The semi-tropical island of Madeira has long been one of Portugal's most sought-after travel destinations. It offers a unique combination of extraordinarily beautiful scenery and excellent all year-round climate, along with some of the world's best luxury hotels such as Reid's Palace and Cliff Bay Resort Hotel.
Discovered by Zarco in 1419 on behalf of Prince Henry the Navigator, Madeira became a regular port for ships coming from the New World and Asia that often left specimens of exotic plants. Today it is often referred to as "God's Botanical Garden," and "The Floating Flower-pot."
A statue of Zarco now stands in the center of FUNCHAL, the capital of Madeira.
Its cathedral dates from the early days of its colonization, completed in 1514 with choir stalls depicting saints, prophets and apostles in 16th century costume. Nearby are the outstanding Botanical Gardens, displaying plants from all over the world.
By Praça do Municipio, the attractive main square, is the Sacred Art Museum, displaying religious art, Flemish paintings, and sculptures.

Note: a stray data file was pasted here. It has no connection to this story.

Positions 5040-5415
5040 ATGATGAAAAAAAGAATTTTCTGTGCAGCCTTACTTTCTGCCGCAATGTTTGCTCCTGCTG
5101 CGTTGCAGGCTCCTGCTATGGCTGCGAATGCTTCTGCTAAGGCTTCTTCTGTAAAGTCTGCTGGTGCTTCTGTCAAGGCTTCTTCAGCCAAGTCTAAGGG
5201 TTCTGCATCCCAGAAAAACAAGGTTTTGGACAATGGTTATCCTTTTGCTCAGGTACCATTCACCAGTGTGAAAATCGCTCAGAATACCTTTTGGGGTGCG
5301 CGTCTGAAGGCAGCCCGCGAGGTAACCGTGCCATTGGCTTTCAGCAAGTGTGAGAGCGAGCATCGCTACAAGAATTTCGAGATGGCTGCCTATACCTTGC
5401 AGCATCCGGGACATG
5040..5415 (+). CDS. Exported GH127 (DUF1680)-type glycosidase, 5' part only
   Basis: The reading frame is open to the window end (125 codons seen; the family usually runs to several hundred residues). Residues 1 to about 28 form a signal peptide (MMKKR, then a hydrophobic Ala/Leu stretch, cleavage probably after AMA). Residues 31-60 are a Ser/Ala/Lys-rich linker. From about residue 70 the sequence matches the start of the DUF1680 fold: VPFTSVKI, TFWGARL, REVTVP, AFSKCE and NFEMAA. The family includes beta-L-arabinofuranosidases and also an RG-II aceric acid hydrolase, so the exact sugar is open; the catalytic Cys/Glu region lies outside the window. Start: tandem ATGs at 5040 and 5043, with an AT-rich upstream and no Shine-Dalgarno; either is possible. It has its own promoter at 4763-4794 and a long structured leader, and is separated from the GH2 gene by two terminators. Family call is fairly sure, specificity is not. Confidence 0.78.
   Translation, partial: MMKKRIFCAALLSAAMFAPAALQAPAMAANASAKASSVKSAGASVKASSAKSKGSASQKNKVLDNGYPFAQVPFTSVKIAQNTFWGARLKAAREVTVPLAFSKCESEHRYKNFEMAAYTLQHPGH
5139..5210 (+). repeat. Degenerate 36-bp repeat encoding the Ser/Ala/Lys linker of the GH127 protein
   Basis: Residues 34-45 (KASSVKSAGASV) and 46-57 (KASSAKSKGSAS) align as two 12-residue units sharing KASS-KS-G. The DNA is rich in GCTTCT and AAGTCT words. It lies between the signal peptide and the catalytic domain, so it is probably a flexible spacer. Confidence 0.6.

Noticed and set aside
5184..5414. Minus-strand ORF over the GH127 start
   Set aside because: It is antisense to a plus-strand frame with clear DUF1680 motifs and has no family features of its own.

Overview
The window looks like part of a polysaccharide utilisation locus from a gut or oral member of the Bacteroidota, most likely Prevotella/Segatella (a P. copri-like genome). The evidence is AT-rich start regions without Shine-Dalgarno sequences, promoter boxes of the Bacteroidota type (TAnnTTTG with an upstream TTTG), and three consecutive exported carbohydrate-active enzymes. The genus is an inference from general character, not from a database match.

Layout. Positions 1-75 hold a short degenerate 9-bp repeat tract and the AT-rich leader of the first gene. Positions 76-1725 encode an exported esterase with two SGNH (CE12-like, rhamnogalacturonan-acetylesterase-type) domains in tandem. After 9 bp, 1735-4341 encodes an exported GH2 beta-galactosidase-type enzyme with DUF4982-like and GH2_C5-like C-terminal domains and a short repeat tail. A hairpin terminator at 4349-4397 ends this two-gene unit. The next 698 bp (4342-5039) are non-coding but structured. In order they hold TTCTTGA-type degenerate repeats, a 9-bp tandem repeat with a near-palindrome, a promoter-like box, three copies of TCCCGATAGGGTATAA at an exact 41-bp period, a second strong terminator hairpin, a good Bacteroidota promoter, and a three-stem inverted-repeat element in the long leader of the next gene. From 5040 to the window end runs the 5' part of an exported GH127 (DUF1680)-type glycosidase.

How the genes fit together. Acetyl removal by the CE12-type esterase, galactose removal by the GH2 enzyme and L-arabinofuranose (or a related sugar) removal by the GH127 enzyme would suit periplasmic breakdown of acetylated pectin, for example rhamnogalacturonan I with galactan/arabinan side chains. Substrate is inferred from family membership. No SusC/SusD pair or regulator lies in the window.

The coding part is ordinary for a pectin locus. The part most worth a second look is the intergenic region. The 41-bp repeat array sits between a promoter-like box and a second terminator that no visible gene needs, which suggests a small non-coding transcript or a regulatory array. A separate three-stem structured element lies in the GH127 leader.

Looking down on the island's capital is MONTE, from where it is possible to take a famous toboggan ride, a kind of wicker sofa attached to wooden runners that is guided down steep lanes by a pair of drivers wearing boaters and white flannels, reaching Funchal in 20 minutes. This unique form of transport was invented by an English resident looking for a speedy way to get down to his office from his mansion, and is similar to the toboggan runs once used in the island to slide farm produce to the harbors below.
Worth visiting in Monte is the Nossa Senhora do Monte Church, the focal point of an annual pilgrimage that takes place every August 15. To the left of the church are the superb Monte Palace Gardens, laid out in 1894 with a maze of pathways, fountains, cascades, and exotic plants from different continents.
Moving north from Monte is perhaps the most spectacular sight in the island, PICO DO ARIEIRO. Reaching the top of this mountain, visitors often meet the clouds as they admire a stunning landscape of volcanic rocks.
Connected to Pico do Arieiro by a 10km (6-mile) path, is PICO RUIVO, Madeira's highest mountain. The walk from Pico do Arieiro reveals awe-inspiring mountain scenery, taking two to three hours. Alternatively, a well-marked trail from the village of Achada do Teixeira leads visitors to the top in 45 minutes.